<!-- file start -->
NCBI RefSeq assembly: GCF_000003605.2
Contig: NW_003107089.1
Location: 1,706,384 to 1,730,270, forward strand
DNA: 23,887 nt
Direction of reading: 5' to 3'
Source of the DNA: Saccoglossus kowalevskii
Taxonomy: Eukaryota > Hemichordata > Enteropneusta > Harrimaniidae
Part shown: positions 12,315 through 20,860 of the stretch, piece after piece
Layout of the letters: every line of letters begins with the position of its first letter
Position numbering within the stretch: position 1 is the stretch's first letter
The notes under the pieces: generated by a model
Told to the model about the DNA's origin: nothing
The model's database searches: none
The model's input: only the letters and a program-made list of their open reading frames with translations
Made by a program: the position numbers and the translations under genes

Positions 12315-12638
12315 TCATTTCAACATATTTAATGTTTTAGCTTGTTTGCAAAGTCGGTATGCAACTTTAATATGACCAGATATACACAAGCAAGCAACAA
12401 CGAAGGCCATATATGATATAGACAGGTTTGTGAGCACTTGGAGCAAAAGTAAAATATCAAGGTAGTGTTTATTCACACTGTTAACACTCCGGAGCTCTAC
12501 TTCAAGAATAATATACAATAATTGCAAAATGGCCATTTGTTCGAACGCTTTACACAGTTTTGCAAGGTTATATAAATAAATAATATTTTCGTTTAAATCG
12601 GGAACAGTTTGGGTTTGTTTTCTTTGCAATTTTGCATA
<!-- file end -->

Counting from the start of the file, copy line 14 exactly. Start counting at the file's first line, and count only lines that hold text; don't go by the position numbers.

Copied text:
The model's input: only the letters and a program-made list of their open reading frames with translations